Did you know that there are around 2,700 languages with over 7,000 individual dialects spoken worldwide today?
Language truly is a magical thing. After all, it’s the key to human communication, and every key needs a lock to fit in, which in the case of languages, is the social function.
Let’s get to know the social function of the text.
What Is the Social Function of Language?
The social function of language refers to how we use and relate the language to relationships and encounters with other people. It also refers to how we use the language in different social settings and situations.
For example, your usage of language will differ if you’re in a classroom, hanging out with friends, or at a doctor’s appointment. Depending on your situation, and the people you’re addressing, the social function will differ.
The Different Types of Text
To determine the social function in different situations, let’s get to know different kinds of text and their structure.
1. Descriptive Text
Descriptive text is a type of text that describes both living and non-living things. It can be a place, a person, or a thing.
Descriptive texts consist of two parts.
- Identification: The identification section consists of the topic that’s about to be described.
- Description: The description section is where details about the identified topic are.
Commonly Used Grammar
One of the main features of descriptive text is the use of clear, simple sentences, which makes sense if you think about it.
From a reader or listener’s perspective, it would be better for a description to be simple and to the point, right?
This brings us to the second feature. The most commonly used tense in the descriptive text is the simple present tense.
As we just mentioned, the social function is how you relate and use the language in various situations.
So, in the case of descriptive text, the main goal would be to describe your objective as simply and clearly as possible.
Let’s take a look at this text together. It discusses Erlenmeyer flasks:
“An Erlenmeyer flask, also referred to as a titration or conical flask, is a laboratory flask that has a flat bottom, and a cylinder-like neck.
These types of flasks are named after German-born chemist Emil Erlenmeyer (1825-1909), who created them in 1860
A well-known difference between Erlenmeyer flasks and beakers is their narrow necks and tapered body. Its tapered sides allow the content inside to be mixed by stirring safely, without the risk of spillage and waste.
Erlenmeyer flasks also support filter funnels, which can be helpful in many chemical processes.”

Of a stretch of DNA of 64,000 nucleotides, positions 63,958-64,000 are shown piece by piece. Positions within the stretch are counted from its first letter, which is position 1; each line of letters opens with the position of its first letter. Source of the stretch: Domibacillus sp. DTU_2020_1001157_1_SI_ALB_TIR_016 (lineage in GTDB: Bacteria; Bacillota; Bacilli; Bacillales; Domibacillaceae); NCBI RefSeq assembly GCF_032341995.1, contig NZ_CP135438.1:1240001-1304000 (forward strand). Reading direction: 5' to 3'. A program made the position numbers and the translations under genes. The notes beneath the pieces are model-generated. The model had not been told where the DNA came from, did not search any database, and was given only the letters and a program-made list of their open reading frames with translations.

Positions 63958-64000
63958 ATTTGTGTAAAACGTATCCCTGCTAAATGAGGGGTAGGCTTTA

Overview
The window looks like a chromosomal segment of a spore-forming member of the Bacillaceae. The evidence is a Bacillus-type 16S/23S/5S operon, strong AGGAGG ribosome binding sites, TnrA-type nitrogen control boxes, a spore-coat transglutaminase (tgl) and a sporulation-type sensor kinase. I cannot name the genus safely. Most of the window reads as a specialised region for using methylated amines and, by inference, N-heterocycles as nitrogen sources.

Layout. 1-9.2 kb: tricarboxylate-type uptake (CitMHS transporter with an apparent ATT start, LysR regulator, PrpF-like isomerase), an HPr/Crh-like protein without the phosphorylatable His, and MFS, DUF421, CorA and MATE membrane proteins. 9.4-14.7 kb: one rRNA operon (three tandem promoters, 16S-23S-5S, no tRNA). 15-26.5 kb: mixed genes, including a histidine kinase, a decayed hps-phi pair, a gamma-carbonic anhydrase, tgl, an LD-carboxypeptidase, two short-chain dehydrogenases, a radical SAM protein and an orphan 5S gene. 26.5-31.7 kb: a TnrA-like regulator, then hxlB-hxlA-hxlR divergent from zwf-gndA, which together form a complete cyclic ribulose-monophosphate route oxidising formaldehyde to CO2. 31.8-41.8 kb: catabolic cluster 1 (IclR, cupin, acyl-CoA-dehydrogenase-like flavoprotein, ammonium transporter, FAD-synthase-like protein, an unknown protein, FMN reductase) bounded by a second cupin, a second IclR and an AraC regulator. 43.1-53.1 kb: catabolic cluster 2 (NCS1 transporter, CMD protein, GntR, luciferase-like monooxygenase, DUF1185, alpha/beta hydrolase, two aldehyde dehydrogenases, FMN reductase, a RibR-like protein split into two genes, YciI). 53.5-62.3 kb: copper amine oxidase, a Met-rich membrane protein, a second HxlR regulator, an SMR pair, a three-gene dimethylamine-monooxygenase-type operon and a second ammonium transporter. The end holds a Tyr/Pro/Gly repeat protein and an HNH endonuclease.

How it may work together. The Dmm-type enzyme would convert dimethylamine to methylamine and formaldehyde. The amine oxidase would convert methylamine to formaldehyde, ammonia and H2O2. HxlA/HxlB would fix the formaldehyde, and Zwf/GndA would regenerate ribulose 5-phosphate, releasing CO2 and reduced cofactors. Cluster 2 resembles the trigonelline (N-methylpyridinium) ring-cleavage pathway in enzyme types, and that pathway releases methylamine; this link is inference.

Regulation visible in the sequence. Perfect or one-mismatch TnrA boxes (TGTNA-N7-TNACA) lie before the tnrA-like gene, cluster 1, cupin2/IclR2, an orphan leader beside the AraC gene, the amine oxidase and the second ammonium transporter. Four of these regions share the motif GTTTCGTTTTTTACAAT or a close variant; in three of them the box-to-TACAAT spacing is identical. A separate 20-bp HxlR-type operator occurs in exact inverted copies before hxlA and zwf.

If you take a look at the text, you’ll notice that it begins with identifying the object of discussion and proceeds with describing it in a simple, direct manner.
2. Review Text
Review text focuses on reviewing and describing various things. It can be anything like a product, a newly opened restaurant, or a newly released movie.
Review text consists of three sections.
- Orientation: The orientation section begins by introducing the topic under review and gives an idea about what to expect.
- Evaluation: you’ll find a detailed critique of the object under review in this section. Its advantages and disadvantages, as well as the reviewer’s personal opinion on the matter.
- Evaluation summation: This section concludes the review and gives the final verdict on whether the object under review is a good recommendation or not.
Commonly Used Grammar
You’ll find that review text is always full of adjectives, and the usage of long clauses and various metaphors is also very common.
When it comes to tenses, review text will mostly have a mixture of simple present and past tenses.
The main purpose of the review text is to give a professional and helpful critique of the targeted object so the reader can form an opinion about it based on that.
A common example of review text can be found in various movie and tv show reviews, as well as reviews about different restaurants that are published by many respectable critics.
3. Narrative Text
There are five parts of the generic structure in narrative text.
- Orientation: The orientation section is like the introduction of the story. It introduces the setting, characters, place, and time. It gives you a basic idea of the story you’re about to get into.
- Evaluation: This section is mostly optional, it gives the reader a chance to evaluate the condition of the story before digging deeper. But it’s not a necessary part of the text.
- Complication: This is where the story gets interesting. This section presents the reader with the obstacles and trials the characters go through in the story.
- Resolution: Where there’s a complication, there’s a resolution, right? This is the section where the reader is given the conclusion of how the characters deal with the trials and complications they were put through. The purpose of this section is to give the reader closure of the journey they’ve experienced with the characters of the story.
Commonly Used Grammar
If you’re a bookworm like myself, then you’ve probably noticed that in most books, the simple past tense is the most common.
The narrative text also focuses on the use of temporal conjunctions and circumstances, as well as verbal, relational, and mental processes.
You know when you put down a book after finishing it, and keep looking at it in amazement at the journey you’ve just gone through? That’s when you know that narrative text served its purpose.
The most important thing in the narrative text is giving the reader a rich, entertaining experience to remember.
If you’re looking for an example of narrative text, you’ll find it in any book lying on your shelf, or your novel collection.
So, just open up your favorite book, take a close look at the pages and structure, and you’ll find the answers you need!
Hopefully, with the aid of the information shared in this article, you’ll now be able to distinguish the social function of the text along with its different uses.